Wednesday, 12 February 2020

Cometh The Hour . . .

THE latest entry on our Poem page (see right-hand column) is Manners, from American writer Elizabeth Bishop. Manners are vital, even in today's busy world where we're all supposedly equal and formalities cast aside. For we all appreciate being treated well and respond in kind; good manners earn you respect, which we all like too.
Author Evelyn Waugh observed that Americans use manners to get closer to each other, while the English use them to keep one another at arm's length. If you've experienced American hospitality or, alternatively, become a new resident in a posh English neighbourhood, you'll know what he meant.

Happily, books are open for all to enjoy or share. We have a fresh novel to be published for spring which aims to bridge traditional values with our troubled, divided world. The Lost Hero draws us into current controversies but pays homage to those basic tenets of family, faith and fairness.
Cometh the hour, cometh the man they used to say, but bookseller Patrick Fermour is a modern hero; an unassuming shopkeeper, good husband and doting father; gentle, polite and thoughtful to all. He also says the odd prayer but has doubts over religion and creed - or, perhaps, just an open mind.
I hoped the book might help put matters in perspective but can't claim the full credit. Its theme was the result of a dream and a different approach employed in its writing, inspired by crime-thriller writer Peter Robinson. Rather than plotting ahead, the events and characters unravelled as the story went onward. Or, some would say, it was left to God's will. Amazingly, this worked out and provided unexpected twists. Even the hero of its title turned out not to be lost, but within each one of us - waiting to be found. As ever, the end result is for readers to judge.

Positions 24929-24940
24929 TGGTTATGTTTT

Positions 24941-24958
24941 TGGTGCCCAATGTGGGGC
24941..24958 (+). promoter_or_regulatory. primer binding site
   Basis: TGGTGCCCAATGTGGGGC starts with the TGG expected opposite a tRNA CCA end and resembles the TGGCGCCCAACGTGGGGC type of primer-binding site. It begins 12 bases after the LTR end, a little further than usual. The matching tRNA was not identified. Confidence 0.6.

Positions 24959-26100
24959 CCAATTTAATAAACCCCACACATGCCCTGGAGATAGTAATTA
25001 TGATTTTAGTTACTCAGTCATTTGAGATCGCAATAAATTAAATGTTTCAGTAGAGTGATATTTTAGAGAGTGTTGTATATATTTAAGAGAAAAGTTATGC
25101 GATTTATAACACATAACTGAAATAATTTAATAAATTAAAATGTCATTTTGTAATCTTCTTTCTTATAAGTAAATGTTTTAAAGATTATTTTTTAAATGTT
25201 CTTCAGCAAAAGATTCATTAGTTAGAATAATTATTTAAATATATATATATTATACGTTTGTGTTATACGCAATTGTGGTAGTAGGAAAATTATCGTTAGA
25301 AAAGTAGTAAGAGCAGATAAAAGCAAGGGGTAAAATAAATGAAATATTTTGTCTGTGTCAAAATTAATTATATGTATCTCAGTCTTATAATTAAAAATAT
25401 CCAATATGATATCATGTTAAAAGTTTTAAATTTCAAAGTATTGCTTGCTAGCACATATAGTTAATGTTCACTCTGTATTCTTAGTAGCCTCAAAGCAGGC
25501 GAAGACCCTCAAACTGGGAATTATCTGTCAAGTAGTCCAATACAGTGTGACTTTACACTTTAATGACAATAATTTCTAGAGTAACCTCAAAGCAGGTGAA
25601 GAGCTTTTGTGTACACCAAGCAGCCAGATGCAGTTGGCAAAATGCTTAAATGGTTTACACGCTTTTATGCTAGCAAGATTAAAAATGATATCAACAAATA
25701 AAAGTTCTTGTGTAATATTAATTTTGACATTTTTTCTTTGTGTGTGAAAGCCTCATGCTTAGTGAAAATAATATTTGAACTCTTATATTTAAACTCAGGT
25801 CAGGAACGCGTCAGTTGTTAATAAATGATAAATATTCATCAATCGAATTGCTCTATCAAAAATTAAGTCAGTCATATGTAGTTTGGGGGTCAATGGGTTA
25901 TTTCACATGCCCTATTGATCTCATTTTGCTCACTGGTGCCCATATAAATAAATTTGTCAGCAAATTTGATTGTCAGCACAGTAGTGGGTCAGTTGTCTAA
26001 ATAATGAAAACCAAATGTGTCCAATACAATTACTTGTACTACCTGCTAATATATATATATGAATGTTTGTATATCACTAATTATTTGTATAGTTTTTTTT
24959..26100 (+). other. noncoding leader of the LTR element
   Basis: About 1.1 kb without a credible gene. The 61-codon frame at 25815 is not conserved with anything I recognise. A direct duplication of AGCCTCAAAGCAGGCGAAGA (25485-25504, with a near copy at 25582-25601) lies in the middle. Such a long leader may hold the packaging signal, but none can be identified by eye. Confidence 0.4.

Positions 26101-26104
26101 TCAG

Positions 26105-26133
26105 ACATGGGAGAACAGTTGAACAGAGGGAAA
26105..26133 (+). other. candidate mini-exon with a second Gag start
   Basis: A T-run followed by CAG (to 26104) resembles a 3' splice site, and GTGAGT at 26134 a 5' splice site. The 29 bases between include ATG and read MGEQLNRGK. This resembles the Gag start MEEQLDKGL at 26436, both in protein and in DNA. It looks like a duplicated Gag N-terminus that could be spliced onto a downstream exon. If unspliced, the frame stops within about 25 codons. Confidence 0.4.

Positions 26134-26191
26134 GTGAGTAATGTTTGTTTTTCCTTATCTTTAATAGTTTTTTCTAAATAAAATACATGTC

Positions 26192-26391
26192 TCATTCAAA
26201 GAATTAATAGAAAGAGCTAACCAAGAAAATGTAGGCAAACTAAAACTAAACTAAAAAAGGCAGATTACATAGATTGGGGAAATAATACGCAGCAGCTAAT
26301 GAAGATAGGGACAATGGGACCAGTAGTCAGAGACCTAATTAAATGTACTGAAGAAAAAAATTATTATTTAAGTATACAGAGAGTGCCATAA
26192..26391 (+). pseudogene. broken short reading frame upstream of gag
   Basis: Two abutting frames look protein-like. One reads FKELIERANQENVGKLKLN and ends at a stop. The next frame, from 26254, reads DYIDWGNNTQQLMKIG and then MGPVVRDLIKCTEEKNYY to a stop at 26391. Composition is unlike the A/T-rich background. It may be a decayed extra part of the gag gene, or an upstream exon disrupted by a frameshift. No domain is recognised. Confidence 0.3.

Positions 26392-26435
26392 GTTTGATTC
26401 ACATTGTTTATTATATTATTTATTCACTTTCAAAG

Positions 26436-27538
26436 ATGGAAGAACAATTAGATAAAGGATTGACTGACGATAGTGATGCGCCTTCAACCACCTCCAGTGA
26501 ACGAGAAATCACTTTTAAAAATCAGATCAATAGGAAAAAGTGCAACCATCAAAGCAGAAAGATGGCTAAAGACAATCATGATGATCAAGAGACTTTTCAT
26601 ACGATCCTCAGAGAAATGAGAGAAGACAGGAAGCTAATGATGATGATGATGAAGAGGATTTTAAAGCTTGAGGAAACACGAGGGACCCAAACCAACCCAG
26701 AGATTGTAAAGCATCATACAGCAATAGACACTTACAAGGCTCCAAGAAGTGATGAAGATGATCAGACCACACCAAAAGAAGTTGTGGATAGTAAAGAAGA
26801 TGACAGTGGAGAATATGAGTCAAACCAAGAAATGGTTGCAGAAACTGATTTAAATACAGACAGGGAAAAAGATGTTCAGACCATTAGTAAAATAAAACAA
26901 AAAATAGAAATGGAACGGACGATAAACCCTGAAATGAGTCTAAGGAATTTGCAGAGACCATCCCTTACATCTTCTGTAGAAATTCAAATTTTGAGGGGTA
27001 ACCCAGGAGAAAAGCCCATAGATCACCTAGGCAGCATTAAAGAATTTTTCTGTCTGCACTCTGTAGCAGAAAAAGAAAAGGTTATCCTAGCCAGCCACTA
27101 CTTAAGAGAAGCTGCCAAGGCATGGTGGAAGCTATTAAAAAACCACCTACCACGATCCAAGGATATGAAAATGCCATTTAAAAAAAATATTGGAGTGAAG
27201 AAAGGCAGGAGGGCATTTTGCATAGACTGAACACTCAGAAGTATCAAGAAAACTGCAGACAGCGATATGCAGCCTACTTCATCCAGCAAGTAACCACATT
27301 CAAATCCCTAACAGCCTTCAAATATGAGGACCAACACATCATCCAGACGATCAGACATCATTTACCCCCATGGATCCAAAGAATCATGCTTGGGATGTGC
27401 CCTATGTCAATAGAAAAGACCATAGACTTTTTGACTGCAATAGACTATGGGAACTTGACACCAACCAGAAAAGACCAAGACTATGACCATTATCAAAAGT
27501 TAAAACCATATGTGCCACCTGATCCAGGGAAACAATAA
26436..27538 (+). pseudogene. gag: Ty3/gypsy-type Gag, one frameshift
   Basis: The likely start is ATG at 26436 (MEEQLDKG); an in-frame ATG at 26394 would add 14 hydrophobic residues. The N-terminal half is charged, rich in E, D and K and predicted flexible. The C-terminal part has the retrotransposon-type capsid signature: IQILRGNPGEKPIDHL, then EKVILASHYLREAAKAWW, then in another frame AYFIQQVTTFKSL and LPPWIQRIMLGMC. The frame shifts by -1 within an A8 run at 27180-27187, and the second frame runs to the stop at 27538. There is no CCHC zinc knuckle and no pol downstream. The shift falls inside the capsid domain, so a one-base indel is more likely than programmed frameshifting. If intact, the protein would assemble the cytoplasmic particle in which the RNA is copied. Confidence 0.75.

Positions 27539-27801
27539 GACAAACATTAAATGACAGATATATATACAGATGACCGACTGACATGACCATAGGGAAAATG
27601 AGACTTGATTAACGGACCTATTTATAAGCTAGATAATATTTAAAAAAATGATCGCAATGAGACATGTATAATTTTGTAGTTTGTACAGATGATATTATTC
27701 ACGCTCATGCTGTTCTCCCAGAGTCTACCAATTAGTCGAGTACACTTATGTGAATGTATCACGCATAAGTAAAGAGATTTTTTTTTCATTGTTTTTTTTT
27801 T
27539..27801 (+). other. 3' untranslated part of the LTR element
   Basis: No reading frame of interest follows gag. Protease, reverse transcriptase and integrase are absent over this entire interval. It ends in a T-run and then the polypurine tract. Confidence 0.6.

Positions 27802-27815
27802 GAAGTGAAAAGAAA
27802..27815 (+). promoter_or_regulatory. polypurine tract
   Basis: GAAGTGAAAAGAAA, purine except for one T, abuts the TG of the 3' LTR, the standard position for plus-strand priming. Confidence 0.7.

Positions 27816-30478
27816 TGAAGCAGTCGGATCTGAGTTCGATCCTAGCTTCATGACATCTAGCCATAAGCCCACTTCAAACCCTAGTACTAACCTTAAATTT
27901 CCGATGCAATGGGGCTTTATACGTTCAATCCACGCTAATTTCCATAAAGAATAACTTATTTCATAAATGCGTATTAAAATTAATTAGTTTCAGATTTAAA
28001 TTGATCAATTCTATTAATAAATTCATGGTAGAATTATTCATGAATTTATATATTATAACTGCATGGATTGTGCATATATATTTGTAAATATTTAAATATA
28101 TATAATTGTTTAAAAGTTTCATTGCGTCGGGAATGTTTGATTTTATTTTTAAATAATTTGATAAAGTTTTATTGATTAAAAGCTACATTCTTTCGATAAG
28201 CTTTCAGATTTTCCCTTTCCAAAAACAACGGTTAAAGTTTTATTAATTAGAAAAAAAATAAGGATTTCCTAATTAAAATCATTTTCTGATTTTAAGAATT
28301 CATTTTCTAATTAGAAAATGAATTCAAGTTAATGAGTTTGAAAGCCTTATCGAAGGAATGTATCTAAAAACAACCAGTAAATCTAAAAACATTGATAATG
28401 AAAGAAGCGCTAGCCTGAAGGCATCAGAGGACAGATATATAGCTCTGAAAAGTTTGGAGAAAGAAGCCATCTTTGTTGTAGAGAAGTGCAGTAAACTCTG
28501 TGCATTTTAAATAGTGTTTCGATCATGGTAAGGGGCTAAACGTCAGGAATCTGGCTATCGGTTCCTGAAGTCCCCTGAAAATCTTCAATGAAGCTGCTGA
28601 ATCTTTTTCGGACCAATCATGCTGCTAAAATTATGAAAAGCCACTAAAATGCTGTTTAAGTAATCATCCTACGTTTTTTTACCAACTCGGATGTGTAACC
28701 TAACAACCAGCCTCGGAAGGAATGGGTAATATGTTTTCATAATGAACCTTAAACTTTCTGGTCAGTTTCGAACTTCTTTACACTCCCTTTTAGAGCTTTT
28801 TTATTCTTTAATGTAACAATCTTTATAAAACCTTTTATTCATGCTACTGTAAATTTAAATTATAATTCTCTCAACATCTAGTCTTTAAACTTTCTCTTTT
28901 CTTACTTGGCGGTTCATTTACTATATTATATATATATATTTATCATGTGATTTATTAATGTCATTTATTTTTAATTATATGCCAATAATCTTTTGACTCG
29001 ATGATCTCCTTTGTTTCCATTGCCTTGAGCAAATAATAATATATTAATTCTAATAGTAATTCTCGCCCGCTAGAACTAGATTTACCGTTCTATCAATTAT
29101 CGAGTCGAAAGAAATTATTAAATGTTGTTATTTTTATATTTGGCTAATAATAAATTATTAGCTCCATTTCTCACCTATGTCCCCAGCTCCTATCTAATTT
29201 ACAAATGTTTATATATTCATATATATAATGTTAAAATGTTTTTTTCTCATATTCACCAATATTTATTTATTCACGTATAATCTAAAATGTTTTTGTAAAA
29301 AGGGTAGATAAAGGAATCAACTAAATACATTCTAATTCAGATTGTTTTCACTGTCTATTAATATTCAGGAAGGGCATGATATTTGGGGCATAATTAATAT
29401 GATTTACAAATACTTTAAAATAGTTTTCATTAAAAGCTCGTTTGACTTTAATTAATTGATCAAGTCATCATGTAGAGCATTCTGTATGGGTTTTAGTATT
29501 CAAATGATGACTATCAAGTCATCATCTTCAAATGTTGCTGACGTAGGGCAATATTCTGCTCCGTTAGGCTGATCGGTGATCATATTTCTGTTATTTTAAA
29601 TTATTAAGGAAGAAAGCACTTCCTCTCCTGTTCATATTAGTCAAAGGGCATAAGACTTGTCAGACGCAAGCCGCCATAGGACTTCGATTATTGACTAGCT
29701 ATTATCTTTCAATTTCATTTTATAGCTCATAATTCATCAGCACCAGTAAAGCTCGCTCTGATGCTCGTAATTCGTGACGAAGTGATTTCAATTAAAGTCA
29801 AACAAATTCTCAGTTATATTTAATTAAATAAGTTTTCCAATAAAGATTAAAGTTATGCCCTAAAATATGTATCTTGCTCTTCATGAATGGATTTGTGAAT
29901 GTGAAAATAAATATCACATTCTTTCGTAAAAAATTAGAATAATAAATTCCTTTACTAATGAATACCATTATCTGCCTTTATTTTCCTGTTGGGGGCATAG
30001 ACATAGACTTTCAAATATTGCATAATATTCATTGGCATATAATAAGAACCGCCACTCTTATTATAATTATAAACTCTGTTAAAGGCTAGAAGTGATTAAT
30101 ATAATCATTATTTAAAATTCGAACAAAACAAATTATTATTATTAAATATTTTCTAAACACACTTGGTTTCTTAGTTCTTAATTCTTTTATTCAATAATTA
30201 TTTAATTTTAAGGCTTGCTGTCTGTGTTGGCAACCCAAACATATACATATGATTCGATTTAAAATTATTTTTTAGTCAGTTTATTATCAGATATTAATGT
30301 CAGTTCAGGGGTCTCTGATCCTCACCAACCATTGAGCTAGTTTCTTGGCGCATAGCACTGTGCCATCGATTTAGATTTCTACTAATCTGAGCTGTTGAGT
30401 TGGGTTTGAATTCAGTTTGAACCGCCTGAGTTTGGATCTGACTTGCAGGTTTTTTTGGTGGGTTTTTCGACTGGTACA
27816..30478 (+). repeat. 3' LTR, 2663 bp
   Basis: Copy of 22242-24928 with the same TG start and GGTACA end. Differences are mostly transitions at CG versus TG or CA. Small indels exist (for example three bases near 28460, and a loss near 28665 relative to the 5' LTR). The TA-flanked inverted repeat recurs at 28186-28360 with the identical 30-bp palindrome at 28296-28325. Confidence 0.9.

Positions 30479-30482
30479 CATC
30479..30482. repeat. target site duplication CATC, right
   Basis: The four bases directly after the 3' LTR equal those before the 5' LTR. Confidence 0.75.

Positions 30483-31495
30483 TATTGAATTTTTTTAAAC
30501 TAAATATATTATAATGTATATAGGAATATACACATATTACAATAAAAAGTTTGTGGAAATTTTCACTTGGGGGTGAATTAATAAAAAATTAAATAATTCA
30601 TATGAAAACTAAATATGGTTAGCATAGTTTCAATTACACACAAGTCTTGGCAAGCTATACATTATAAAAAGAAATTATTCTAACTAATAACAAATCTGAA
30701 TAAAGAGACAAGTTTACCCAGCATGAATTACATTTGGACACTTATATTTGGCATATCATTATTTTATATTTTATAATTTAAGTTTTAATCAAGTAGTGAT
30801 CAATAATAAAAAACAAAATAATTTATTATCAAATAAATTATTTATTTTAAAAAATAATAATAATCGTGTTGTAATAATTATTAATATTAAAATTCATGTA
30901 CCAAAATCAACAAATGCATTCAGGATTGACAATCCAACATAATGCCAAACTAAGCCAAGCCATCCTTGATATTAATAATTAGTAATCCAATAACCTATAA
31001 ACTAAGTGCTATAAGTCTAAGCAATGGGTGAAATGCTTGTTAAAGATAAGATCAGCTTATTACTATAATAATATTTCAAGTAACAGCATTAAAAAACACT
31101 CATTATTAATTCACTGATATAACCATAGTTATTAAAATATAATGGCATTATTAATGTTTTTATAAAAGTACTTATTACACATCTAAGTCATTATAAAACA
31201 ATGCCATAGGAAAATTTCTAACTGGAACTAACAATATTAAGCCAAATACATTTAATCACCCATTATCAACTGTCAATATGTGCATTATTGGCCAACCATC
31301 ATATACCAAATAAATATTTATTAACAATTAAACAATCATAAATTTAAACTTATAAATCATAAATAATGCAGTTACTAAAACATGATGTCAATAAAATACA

Another book on the way, or promised, was Borrowed Times. This humorous memoir was themed around our post-70th years being the most golden, but I'm no longer so sure. Over past months there have been more health setbacks and deaths of friends than ever feared, so that notion - and book - remain a work in progress.

At the hour or writing we're getting over unusually wild storms here in the UK, but have not experienced the seasonal cold of winter. Attitudes, here and elsewhere, to those who lead us, as well as where we should be going, have changed too. But we remain, at heart, largely the same. Our heroes might alter, but let's keep our manners and respect for all.
In the meantime, it's still the ideal time of year to settle down in warm comfort and enjoy a book. There is plenty of free reading on this light literary website, started by retired journalists tired of all the bad news. You can also purchase books from it, on Kindle and in paperbacks sponsored by the Arts Council, and so help maintain our non-profit venture. Prices are at the minimum rates recommended to us.
So, happy reading to all!

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